Lessons from the Falklands War

PETER A. JAY

June 28, 1992|By PETER A. JAY

HAVRE DE GRACE — Havre de Grace. -- Although hardly anyone in this part of the world paid much attention, a significant little anniversary has just slipped by. It was ten years ago this month that the British, after a short but bloody and extremely difficult little war, repossessed the Falkland Islands from Argentina.

The conflict was confusing for some United States policy-makers when it was taking place, and it still tends to be dismissed today as a relatively minor incident. But it offers several vivid and

valuable lessons both for nations and for individuals, and is worth a backward look by Americans trying to make sense of a strange and unfocused election campaign.

When Argentina occupied the Falklands -- "Las Malvinas" -- in April of 1982, it came as a surprise to the British government and most of the world, but it shouldn't have. In hindsight the invasion seems inevitable, though slightly mistimed; if Argentina had waited a month, it might well have won the war, and if it had waited six months it might have had the Falklands without a shot BTC being fired.

The wind-swept islands -- in area about half the size of Maryland -- have been British since 1833, but Argentina has steadily and often emotionally challenged that claim. In 1982, the military junta running the country desperately needed a cause to unite Argentina and distract its people from serious domestic problems.

At the same time, Britain was beginning the process, approved in 1981, of reducing the Royal Navy to a glorified coast-defense force. The only British aircraft carriers, Hermes and Invincible, were to be sold to India and Australia respectively. Many other ships were to be permanently withdrawn from service. The amphibious force was to be phased out. The world was at peace, more or less, and Parliament wanted its peace dividend.

Had General Leopoldo Galtieri, the head of the Argentine junta, waited six months, most of the British cuts would have been in effect. Even if he had waited only a few more weeks, the South Atlantic winter would have set in, and an amphibious assault on the Falklands by the British would have been virtually impossible. But he didn't wait, and his impatience cost him victory and, by June 17, both his job and his reputation.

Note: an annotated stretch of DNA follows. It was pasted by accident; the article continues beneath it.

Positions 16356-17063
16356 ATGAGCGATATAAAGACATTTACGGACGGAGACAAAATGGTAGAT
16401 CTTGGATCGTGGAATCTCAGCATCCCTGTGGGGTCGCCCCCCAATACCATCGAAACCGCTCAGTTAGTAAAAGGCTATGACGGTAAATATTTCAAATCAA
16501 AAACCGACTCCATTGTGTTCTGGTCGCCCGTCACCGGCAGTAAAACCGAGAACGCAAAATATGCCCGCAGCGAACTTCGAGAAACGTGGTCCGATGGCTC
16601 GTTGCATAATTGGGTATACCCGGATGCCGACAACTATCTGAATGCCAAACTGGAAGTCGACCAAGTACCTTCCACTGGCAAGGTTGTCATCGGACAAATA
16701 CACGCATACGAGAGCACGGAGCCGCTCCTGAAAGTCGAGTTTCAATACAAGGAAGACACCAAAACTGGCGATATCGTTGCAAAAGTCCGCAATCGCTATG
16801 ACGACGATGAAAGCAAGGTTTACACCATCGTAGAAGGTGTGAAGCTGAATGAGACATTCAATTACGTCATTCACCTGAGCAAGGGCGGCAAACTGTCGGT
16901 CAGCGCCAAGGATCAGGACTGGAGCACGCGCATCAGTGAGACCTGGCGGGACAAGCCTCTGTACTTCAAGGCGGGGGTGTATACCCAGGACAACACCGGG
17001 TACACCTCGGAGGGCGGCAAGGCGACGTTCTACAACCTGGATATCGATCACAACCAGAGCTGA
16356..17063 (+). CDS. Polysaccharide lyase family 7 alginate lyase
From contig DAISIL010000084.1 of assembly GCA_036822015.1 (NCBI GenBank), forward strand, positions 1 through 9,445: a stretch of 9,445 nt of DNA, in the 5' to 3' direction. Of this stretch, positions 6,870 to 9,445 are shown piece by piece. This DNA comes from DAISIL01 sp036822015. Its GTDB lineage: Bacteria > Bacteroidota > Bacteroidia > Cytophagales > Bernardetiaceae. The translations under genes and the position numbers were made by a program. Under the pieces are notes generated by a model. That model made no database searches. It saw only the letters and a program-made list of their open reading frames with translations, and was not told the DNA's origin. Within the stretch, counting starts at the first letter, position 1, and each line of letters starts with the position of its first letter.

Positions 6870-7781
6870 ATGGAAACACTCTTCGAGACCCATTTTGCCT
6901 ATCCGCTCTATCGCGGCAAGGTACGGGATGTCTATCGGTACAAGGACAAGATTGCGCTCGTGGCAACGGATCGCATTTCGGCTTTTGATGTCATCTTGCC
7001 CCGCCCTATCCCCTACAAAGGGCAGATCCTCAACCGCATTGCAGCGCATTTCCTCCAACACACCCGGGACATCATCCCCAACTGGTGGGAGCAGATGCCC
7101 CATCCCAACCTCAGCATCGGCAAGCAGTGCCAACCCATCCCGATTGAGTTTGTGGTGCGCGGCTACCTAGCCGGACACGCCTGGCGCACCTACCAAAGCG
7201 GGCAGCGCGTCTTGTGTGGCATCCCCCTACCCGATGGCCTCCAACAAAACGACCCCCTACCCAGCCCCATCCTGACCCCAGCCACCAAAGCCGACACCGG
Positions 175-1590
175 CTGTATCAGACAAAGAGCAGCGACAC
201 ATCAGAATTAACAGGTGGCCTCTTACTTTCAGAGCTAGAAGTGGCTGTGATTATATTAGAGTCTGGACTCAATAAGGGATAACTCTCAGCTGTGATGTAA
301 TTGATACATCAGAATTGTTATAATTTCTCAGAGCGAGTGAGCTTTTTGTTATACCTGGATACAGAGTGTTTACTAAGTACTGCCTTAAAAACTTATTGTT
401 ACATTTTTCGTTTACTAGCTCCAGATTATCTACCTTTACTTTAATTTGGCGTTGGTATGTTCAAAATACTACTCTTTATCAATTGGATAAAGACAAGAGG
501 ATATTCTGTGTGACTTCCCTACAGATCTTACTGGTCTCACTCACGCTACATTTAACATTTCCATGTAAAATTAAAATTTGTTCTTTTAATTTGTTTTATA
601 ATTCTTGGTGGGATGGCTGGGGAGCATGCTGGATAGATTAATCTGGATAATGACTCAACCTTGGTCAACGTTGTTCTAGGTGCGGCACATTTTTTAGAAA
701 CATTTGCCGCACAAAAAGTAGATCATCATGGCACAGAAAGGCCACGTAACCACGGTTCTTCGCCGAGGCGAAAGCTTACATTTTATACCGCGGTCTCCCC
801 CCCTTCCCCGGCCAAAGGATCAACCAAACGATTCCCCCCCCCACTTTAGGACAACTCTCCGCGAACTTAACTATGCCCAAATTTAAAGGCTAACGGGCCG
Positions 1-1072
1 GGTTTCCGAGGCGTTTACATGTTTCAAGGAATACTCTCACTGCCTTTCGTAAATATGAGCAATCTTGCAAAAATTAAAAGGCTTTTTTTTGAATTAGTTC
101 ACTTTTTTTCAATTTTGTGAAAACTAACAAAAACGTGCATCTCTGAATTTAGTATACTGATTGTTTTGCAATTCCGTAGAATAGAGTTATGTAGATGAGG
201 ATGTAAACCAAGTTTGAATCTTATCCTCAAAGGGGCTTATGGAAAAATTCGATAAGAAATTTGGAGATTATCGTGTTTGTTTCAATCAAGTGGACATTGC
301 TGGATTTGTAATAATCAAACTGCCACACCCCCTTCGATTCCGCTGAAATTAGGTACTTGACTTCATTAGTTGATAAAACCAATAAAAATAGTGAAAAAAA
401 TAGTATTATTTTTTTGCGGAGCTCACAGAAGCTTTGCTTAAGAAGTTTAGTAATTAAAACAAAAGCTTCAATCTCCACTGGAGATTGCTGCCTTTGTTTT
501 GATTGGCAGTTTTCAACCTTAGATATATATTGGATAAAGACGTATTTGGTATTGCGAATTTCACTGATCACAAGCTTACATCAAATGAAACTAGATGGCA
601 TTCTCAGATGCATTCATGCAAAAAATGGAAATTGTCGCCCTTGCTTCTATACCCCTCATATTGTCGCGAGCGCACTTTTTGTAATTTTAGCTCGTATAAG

In the United States, the initial, instinctive reaction of both Reagan conservatives and many liberals was to steer clear of the the conflict entirely, or even to tilt toward Argentina. American conservatives tend to be Anglophobes, and besides the Argentine generals were supposed to be our friends. Liberals saw it as a case of the noble Third World trying to throw off the old colonial chain.

But soon, other facts began to offset that first American reaction. British-American ties are a lot stronger than any relationship the United States has ever developed with Argentina, and besides that, Ronald Reagan and Mrs. Thatcher had a similar world view. Secondly, the 1,800 residents of the Falklands were indisputably British, and wanted to remain so. There was no resident minority population supporting Argentina's claim.

So the United States, despite the opinion of the Navy that a British effort to retake the Falklands was militarily impossible, provided some quiet and vital assistance. This included the air-to-air Sidewinder missile, and access to Ascension Island as a forward staging area.

Meanwhile, the British moved with extraordinary dispatch. The invasion took place on April 2, a Friday. By the Monday, a task force had been formed and the two about-to-be-sold carriers were steaming out of Portsmouth.

The war itself took about six weeks. On May 2, the British nuclear submarine Conqueror sank the Argentine cruiser General Belgrano, which had survived Pearl Harbor as the USS Phoenix. The Argentine navy was not seen again, but the air and land fighting to come would be fierce, and the outcome of the war uncertain until the June 15 surrender.

The British lost 250 men and seven ships. Two of the ships were sunk by French-made Exocet missiles, of which Argentina had only five. Total British and Argentine casualties probably exceeded the number of permanent residents of the islands over which the war was fought.

The Argentine defeat discredited the junta and paved the way for a return to civilian, democratic government. In Britain, the victory increased the stature of both Mrs. Thatcher and the Royal Navy. The closeness of the outcome also inspired a serious review of Britain's defense needs, and the sale of the carriers was rescinded.

Some of the lessons of the war were those thumped home again during the conflict in the Persian Gulf. The world remains a dangerous place. Authoritarian regimes do not share the democracies' dislike of war. Obvious weakness will not go long untested. And the safest nations are those which are prepared to defend themselves and their interests, with well-trained troops and the necessary equipment, wherever they are seriously challenged.

A Falklands farmer in Carlos Bay welcomed a British officer of the Parachute Regiment on May 21, 1982 and said he'd been expecting him. "We knew Maggie would come," he said. What he didn't know was that Maggie and her troops had come perilously close to not being able to come at all.

Peter Jay's column appears here each week.

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